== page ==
Negotiation Starts With Assumptions

I attended a Negotiation Seminar 2 weeks ago. It was fascinating to be in a room of mostly Caucausian North American men. Coming from the Far East, it’s interesting that most of the tips that the facilitator discussed has been an innate skill for me. I would like to share with you the article they’ve written.

Most negotiations start with both sides having a set of assumptions regarding what the other side wants, needs, or are able to do, or not do.  One of the purposes of the negotiation process is to discover if your assumptions are valid.

Never trust your assumptions because they are likely to be as wrong as right.

Let’s look at some common assumptions many business people start with:

“They will never pay that much.”
“They don’t want to do business with us after the last mess-up.”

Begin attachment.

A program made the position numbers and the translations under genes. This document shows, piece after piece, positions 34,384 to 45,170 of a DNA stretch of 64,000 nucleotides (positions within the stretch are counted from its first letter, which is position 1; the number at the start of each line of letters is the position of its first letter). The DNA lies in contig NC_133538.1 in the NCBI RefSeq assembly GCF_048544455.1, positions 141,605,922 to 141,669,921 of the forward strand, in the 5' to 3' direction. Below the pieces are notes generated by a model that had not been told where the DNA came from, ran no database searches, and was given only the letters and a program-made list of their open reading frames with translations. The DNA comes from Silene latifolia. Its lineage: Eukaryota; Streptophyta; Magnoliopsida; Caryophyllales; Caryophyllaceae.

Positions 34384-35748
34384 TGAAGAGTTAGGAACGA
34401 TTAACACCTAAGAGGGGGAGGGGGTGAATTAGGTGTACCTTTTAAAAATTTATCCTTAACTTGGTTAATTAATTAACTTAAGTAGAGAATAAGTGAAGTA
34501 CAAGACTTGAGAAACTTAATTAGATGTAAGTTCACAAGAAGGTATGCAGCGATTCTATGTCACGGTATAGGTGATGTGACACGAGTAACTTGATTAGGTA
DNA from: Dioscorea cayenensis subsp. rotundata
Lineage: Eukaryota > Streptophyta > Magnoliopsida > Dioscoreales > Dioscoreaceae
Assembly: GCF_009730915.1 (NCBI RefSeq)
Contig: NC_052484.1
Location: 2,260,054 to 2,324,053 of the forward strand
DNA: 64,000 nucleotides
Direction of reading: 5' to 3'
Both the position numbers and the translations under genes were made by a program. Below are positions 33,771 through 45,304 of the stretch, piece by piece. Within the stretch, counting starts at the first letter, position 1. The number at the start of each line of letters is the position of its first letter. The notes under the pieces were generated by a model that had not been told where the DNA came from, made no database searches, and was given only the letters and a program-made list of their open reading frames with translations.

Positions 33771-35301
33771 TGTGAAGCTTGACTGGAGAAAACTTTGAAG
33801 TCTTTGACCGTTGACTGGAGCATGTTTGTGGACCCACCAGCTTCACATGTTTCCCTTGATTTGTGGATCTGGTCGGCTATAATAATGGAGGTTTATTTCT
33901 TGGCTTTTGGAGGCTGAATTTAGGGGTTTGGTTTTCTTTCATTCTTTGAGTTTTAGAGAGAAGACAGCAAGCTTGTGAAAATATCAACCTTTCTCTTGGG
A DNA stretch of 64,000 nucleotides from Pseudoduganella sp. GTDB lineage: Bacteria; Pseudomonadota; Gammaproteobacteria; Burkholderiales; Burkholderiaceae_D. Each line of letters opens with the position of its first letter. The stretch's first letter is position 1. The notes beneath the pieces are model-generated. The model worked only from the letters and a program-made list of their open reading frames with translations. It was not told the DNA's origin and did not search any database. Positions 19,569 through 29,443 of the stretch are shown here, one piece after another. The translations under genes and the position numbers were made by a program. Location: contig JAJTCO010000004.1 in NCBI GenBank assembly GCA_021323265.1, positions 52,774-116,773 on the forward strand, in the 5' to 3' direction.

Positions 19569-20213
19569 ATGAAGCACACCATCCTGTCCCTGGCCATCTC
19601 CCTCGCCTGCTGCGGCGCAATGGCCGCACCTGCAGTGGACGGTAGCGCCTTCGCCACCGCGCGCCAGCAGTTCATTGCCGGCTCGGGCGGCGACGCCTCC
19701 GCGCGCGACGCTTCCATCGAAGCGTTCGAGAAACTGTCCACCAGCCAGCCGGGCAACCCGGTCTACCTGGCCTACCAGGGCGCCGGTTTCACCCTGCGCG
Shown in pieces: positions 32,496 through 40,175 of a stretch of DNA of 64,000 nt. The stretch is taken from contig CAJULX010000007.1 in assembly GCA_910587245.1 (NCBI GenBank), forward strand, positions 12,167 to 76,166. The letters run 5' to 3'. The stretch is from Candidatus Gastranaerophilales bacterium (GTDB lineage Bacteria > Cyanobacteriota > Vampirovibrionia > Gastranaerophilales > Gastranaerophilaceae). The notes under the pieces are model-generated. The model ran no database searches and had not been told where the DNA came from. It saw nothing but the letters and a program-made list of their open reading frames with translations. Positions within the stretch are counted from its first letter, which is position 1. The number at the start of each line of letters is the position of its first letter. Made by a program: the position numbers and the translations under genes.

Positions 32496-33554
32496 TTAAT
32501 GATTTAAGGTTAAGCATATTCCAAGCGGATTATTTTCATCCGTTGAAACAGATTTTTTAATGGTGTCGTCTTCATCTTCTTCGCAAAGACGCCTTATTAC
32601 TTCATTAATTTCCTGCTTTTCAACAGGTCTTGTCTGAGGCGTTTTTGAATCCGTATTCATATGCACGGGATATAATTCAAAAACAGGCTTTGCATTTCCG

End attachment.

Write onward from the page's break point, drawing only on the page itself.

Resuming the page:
“We’ve got to have it done in 60-days.”
“There is a lot of competition.”
“They would never be interested in this option.”
“He doesn’t have enough money.”
“I’m sure we’re not the low bidder.”
Assumptions like this can defeat you before you even start negotiating.  These assumptions lower your own expectations, influence the outcome of the negotiation; and may, in fact, be dead wrong!

Be careful!  Your assumptions can:

*  Cause you to make high offers when low ones are called for.
*  Influence you to make low demands and quick concessions when opposite actions are warranted.
*  Seduce you into believing deadlines when patience is by far the better course of action.
*  Create potential hurdles that can move you in the wrong direction.

Don’t fall in love with your assumptions.  Part of the negotiating process is to check them out.  Assumptions are neither right nor wrong until proven so.

Assumptions place boundaries on the potential outcomes of a negotiation.  The better you validate these boundaries, the better position you will be in to create truly Both-Win outcomes.


If you want a complimentary strategy session of how you can use this in your business,  please email to schedule a call with me.

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